Re: [Evolution-hackers] [maybe OT?] Code excerpts from Evolution
- From: Tom Copeland <tom infoether com>
- To: evolution-hackers <evolution-hackers lists ximian com>
- Subject: Re: [Evolution-hackers] [maybe OT?] Code excerpts from Evolution
- Date: Tue, 03 May 2005 09:14:20 -0400
On Tue, 2005-05-03 at 10:38 +0530, Not Zed wrote:
> This isn't quite right. It doesn't use a gtree to track the chunks,
> it uses it to calculate the unused chunks. Subtle difference - in
> that the tree is used as a one-off structure during the clean process,
> not as long-term tracking structure.
Many thanks! OK, I've updated that mention:
> We actually don't use g* collections for many things we might, because
> of efficiency & preference issues.
Yeah, I'd noticed that... I was kind of surprised!
> e.g. edlist is a double-linked list implementation which has O(1)
> append and prepend, and O(1) removal of head and tail nodes. GList
> has O(N) append and O(N) removal of the tail node. This often leads
> to unecessary and inefficient code such as g_list_reverse, or having
> to manually track the tail node which is prone to coding mistakes.
> It also means you can't re-use the same simple code as a stack, a
> queue, or an ordered list without a performance penalty in some of the
> cases - there are even more special api's for each case.
GQueue is a bit of an odd one; I was surprised to see all those insert
and remove functions. Seems a bit unqueueish....
> In general, the glib collections:
> * have inconsistent interfaces, e.g. g_ptr_array_add vs
> g_*array*append, g_list_free vs g_hash_table_destroy,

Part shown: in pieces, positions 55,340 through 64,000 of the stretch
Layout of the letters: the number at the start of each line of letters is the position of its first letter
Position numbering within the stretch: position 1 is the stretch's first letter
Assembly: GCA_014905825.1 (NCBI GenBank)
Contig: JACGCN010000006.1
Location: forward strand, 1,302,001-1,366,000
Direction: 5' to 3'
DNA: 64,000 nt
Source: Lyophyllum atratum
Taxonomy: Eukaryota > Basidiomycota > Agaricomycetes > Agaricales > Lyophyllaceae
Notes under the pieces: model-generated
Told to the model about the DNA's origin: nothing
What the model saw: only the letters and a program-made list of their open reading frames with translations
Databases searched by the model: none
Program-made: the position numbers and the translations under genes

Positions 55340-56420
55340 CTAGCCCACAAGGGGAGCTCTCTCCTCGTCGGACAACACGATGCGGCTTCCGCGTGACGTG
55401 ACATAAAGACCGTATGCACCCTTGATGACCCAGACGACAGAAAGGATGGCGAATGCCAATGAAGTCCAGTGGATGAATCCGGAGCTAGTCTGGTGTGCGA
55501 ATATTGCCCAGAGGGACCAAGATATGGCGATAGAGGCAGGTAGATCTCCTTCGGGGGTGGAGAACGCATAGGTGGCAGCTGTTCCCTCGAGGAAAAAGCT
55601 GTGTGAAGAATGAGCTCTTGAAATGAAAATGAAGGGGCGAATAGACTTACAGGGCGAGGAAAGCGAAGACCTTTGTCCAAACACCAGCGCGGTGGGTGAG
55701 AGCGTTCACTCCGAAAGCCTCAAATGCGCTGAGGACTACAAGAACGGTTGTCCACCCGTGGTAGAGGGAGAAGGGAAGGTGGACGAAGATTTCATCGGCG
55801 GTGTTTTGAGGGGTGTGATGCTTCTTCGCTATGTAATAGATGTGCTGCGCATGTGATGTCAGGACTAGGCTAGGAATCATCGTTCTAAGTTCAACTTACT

> g_list_nth vs g_array_index, g_list_length vs
> g_hash_table_size, etc.
Heh, yes, very true, I'm making sure to note those in the tutorial.
> * most of the interfaces are over-designed - glist has 30
> functions and 2 macros.
> * are not very well implemented, generally each is implemented
> separately with no overlap (glist vs gslist, g*array vs
> gstring), or the overlap and 'subclassing' is funny (e.g.
Yeah, GPtrArray and GByteArray are declared inside GArray... rather odd.
> * cannot be subclassed or extended in any way. not even
> internally! e.g. GQueue vs GList.
> * often can only be iterated using callbacks, without iterators,
> making some code much more complex and less efficient than
> needed (e.g. requiring one-off callback data structures to be
> written). A particularly bad case is GHashTable.
Hm, I found those kind of handy... especially when you could pass, say,
g_free to foreach. But I haven't been using them very long...
> * provide zero type safety. At least if the base structures
> could be extended they could provide some type safety. e.g.
> edlist provides data node type safety at least by having each
> usage 'subclass' the next/prev node pointers structure.
> * aren't as flexible and efficient as they might be. e.g. you
> often store a hashtable key+data pair where the data contains
> the key, or it can be calculated from the data. So you end up
> wasting a pointer storing a duplicate of the key pointer. Or
> worse, where you store an integer as the data pointer which
> has portability as well as type issues.
> * I could probably go on ...
Hey, what do you think about GRelation :-) I searched far and wide
before I found code that used it...
> To put it bluntly, glib's data structures 'mostly suck', but they're
> there, and usually simple to use, so we use them sometimes.
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